A Silicon Valley chip designer has launched a USB stick with a supercomputer onboard.
Movidius, based in San Mateo, California, has essentially put a deep learning chip inside a USB drive. Deep learning involves “training” a computational model so it can decipher natural language.
The “Fathom Neural Compute Stick” has been designed to connect to existing systems (running Linux) and increase the performance of deep learning tasks by 20-30 times.
Movidius chips are also used to help drones to avoid obstacles and thermal cameras to spot people in a fire. The company also signed a deal with Google that will see its chips deployed in some of Google’s upcoming products.
Facebook’s director of artificial intelligence, Yann LeCunn, said in a statement: “As a participant in the deep learning ecosystem, I have been hoping for a long time that something like Fathom would become available. The Fathom Neural Compute Stick is a compact, low-power convolutional net accelerator for embedded applications that is quite unique.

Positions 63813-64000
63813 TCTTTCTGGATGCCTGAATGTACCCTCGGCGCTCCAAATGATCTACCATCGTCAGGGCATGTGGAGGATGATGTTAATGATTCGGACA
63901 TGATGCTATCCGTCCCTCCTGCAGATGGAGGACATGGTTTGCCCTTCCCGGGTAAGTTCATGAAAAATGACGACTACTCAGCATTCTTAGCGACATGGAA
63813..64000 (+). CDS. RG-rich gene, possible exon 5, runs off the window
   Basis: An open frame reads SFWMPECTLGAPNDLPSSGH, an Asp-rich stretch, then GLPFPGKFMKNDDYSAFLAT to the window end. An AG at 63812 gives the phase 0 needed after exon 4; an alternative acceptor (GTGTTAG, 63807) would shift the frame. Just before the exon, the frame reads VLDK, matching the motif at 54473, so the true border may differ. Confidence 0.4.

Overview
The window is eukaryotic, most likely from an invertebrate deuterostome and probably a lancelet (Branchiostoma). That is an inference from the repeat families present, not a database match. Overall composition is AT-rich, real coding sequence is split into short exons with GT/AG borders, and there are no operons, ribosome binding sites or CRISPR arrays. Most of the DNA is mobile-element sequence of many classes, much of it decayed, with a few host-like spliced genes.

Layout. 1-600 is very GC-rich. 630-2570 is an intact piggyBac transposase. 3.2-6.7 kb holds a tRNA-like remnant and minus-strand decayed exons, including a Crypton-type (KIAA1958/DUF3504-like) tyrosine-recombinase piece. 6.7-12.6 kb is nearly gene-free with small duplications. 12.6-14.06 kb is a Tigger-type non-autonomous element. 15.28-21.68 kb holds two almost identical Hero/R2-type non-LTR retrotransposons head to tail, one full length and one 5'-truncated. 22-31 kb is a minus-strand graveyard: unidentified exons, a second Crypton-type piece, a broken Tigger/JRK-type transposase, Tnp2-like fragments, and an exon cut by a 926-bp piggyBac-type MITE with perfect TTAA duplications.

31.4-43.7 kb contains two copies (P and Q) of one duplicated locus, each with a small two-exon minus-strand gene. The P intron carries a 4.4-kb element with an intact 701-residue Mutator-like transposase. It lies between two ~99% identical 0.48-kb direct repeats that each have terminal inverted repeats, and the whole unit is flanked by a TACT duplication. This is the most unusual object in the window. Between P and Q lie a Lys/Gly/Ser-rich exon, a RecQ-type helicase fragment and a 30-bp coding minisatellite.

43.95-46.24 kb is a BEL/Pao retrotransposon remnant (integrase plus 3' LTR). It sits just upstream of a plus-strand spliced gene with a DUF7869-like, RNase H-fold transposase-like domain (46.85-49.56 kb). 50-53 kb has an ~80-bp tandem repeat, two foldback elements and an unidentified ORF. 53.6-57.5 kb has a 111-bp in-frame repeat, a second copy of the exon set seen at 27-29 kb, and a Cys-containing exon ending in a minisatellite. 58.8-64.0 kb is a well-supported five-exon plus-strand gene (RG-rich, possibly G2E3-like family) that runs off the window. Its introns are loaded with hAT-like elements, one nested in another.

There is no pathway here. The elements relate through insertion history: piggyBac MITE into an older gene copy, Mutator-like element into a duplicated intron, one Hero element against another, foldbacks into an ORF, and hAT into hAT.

“As a tinkerer and builder of various robots and flying contraptions, I’ve been dreaming of getting my hands on something like the Fathom Neural Compute Stick for a long time. With Fathom, every robot, big and small, can now have state-of-the-art vision capabilities.”
The Fathom contains the same chip that DJI uses in its drones and FLIR uses in its cameras. That chip, the Myriad 2, can handle many processes simultaneously without consuming much power (no more than 1.2 watts).
The Fathom works with with existing deep learning frameworks, including Google TensorFlow and Caffe, which is a deep learning framework developed by the Berkeley Vision and Learning Centre (BVLC).
Google’s AI technical lead, Pete Warden, added: “Deep learning has tremendous potential — it’s exciting to see this kind of intelligence working directly in the low-power mobile environment of consumer devices. With TensorFlow supported from the outset, Fathom goes a long way towards helping tune and run these complex neural networks inside devices.”
The device is going on sale at less than $100 (£70), according to CNET.